On World Sight Day, eye care nonprofit Orbis International is pleased to announce the inclusion of artifacts from the second-generation Orbis Flying Eye Hospital DC-10 aircraft in a new permanent exhibition opening on Friday, October 14, 2022, at the Smithsonian’s National Air and Space Museum in Washington, DC. An example of humanitarian flight that combines innovations in medicine and aviation, Orbis will be featured in the new “Thomas W. Haas We All Fly” exhibition, which celebrates the breadth and depth of general aviation and its deep impact on society.
The exhibit will feature a simulator from the Flying Eye Hospital – the world’s only fully accredited ophthalmic teaching hospital on board a plane – now currently in its third generation on an MD-10 aircraft. The simulator was used to train eye care professionals on cataract surgery, the leading cause of blindness in the world. Orbis has adopted simulation training, much in the same way that pilots learn to fly planes through simulation, to allow eye care teams to build their skills and confidence safely before progressing to real-life surgeries.
“From the earliest days of Orbis, we knew that bringing training from the world’s best eye care professionals directly to the eye care teams who need it most would change the way the world sees,” says Derek Hodkey, President & CEO of Orbis International. “It’s what led to the launch of our Flying Eye Hospital exactly 40 years ago – making it an especially fitting time to look back on all the progress we’ve made. We are grateful to the National Air and Space Museum for shining this important spotlight on our work.”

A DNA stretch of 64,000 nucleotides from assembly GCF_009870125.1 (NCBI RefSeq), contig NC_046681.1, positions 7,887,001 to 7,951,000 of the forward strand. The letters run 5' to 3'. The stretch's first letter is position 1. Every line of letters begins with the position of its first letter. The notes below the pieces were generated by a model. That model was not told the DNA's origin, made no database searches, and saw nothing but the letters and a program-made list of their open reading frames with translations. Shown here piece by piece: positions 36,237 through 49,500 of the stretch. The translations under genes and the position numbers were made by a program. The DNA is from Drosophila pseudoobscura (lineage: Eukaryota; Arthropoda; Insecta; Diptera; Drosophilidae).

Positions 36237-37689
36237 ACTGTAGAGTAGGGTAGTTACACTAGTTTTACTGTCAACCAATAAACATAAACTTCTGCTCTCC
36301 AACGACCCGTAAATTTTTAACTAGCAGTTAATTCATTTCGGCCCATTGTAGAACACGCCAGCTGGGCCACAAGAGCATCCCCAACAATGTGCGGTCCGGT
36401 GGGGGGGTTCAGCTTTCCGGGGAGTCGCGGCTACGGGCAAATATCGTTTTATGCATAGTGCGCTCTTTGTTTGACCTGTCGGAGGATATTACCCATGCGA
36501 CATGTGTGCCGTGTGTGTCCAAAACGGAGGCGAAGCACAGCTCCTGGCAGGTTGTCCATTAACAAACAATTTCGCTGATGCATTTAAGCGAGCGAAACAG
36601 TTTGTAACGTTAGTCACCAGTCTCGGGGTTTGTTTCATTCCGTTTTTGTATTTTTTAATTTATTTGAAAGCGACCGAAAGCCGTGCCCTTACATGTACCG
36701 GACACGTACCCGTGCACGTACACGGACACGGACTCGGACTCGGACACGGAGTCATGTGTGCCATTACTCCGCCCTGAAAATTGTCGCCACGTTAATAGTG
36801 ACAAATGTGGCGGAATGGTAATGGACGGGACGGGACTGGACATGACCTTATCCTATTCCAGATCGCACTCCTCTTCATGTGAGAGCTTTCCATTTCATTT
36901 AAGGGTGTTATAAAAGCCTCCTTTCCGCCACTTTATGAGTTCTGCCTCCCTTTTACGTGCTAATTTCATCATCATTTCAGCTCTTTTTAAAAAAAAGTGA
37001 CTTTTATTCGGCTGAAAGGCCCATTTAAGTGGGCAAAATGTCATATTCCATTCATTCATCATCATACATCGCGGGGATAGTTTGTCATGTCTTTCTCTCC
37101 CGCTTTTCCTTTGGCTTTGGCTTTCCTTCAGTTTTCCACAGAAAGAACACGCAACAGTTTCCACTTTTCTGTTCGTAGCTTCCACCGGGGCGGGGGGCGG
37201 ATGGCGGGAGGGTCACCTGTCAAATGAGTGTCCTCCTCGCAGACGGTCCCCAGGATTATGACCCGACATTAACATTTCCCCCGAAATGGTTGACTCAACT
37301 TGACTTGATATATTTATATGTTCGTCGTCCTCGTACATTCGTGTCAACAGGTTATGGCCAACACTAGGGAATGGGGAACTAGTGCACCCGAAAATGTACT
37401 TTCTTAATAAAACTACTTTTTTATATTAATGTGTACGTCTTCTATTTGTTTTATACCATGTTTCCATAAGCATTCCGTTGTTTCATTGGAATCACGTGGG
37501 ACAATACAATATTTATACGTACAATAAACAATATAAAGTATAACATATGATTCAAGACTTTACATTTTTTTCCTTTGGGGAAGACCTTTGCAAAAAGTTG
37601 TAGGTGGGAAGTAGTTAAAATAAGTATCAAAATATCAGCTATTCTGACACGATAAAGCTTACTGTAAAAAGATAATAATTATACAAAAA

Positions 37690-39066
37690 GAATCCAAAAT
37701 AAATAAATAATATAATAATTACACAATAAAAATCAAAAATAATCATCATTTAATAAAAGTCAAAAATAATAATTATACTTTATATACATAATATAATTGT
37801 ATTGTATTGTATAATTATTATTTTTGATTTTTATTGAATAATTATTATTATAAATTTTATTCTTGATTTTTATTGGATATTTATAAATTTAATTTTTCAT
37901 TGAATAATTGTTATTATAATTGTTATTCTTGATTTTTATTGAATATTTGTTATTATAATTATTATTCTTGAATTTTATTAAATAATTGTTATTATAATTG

“The Orbis Flying Eye Hospital is a wonderful example of the use of general aviation for humanitarian purposes, something we wanted to highlight in the “Thomas W Haas We All Fly” gallery,” said Dorothy Cochrane, National Air and Space Museum curator. “This is truly a unique way of reaching people in need.”
Orbis will join the museum’s GE Aviation Lecture Series during a live conversation titled “The Flying Eye Hospital: Medicine Meets Aviation” on Thursday, November 17, 2022, at 8 p.m. EST. The event will be held at the museum’s Steven F. Udvar-Hazy Center and also streamed online. The general public is invited to attend and learn about how aviation is increasing access to eye care in communities around the world.
During the conversation, Orbis’s Vice President of Clinical Services and Technologies, Dr. Hunter Cherwek, and Director of Aircraft Operations and Maintenance, Bruce Johnson, will give an insider’s view into what it is like to work on one of the world’s most unique aircraft and what is ahead for Orbis and its fight against avoidable blindness. The conversation will be moderated by Dorothy Cochrane, Curator of the Aeronautics Department at the Smithsonian Institution. The event is free to attend in person or online, but registration is required here.
Forty Years of Innovation at Orbis
This year, Orbis is celebrating 40 years since the Flying Eye Hospital took its first flight. Since 1982, three generations of the Flying Eye Hospital have taken training to eye care teams in over 95 countries around the world. Orbis has continually harnessed the power of innovation to reach new heights in the fight against avoidable blindness.
Globally, 1.1 billion people live with vision loss, and 90% of cases are completely avoidable. Nine out of ten people with vision loss live in low- and middle-income countries, where quality eye care is often difficult, sometimes impossible, to access. An effective, lasting solution to this challenge is to ensure that eye care professionals in such countries can access quality ophthalmic training, building the skills they need to provide quality eye care to patients in their communities.
Over the past four decades, Orbis has conducted tens of millions of eye screenings and performed eye surgeries and laser treatments for hundreds of thousands of patients. Orbis has also trained hundreds of thousands of eye care professionals at all levels, including tens of thousands of medical doctors. The people Orbis trains go on to provide sight-saving care in their communities and, in many cases, go on to train eye care professionals themselves.